"Action," for people that drift through life with a boss in their ear, a Guinness in their bellies, a song on their lips on a Friday afternoon, and ten cents in their bank accounts at all times, consists of cooperating as little as is required, bumping along, and only actively dragging your heels when things have gone south already. No frontal assaults on the established order ever pay off. "You're not the boss of me" doesn't work when the object of your scorn most decidedly is. And most everyone is, in this world -- or knows the judge. So you learn through painful experience not to telegraph your punches. What did dad call it? Keep your own counsel. Talk all the time; say nothing.

Well, this place had gone south to the Goddamned equator as far as I was concerned, but I wasn't dumb enough to tell Pecksniff that if he was planning on making an oil portrait of me, he should hurry up because he was going to be doing it from memory from here on in. I was going to fib as little as necessary to get to the property line and never darken this already stygian doorstep again. If I even gave him an inkling I was abandoning my post, he'd be on the phone to young Charlie in an instant, the receiver would be handed to me, and I'd have to hold it two inches from my head or go deaf. And stay. I had to do unto others as Angel had done to me. Tag is an Olympic sport in the building trades.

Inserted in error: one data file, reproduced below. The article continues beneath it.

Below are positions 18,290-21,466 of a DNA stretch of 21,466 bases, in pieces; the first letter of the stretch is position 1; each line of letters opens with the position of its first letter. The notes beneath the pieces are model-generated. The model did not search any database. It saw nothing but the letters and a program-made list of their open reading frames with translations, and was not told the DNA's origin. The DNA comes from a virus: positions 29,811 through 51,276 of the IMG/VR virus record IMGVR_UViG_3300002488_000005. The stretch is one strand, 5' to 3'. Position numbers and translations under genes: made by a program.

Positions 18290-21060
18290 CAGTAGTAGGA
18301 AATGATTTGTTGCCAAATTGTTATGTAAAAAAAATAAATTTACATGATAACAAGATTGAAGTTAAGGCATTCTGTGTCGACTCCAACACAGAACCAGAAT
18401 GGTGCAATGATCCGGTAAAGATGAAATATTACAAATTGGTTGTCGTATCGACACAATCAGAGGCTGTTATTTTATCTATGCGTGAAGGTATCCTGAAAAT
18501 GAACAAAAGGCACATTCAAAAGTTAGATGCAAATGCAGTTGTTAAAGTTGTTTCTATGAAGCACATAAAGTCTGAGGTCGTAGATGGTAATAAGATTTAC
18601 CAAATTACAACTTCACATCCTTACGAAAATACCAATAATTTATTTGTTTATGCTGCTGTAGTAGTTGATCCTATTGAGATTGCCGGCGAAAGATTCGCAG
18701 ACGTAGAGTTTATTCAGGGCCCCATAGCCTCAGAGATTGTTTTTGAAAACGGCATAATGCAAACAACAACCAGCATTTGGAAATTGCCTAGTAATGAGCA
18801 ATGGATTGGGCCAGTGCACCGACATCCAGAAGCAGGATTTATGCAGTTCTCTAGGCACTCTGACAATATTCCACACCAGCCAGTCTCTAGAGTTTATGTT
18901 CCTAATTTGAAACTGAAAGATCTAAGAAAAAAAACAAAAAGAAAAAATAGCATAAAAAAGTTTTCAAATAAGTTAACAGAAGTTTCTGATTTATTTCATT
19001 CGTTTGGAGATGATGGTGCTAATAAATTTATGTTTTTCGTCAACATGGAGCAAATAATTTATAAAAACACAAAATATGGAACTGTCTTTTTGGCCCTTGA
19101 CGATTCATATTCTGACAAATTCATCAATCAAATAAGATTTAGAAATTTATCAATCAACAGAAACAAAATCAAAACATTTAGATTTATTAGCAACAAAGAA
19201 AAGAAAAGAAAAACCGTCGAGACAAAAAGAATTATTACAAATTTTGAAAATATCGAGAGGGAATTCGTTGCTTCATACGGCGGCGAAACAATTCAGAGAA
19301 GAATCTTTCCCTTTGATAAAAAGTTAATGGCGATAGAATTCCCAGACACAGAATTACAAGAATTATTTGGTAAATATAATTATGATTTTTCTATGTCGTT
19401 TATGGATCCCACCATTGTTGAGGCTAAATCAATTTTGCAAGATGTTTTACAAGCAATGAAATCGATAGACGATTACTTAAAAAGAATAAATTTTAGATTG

"This area is fine for setting up shop." I backed toward the stairway leading up. " I'm going back to the shop and help my friend with gathering... um, gathering the materials for the list." Halfway up the stair now, Pecksniff standing at the bottom, looking like he's not believing a word of it, but, who cares? "Someone from our office will call to... to... confirm our... us... when we're coming back."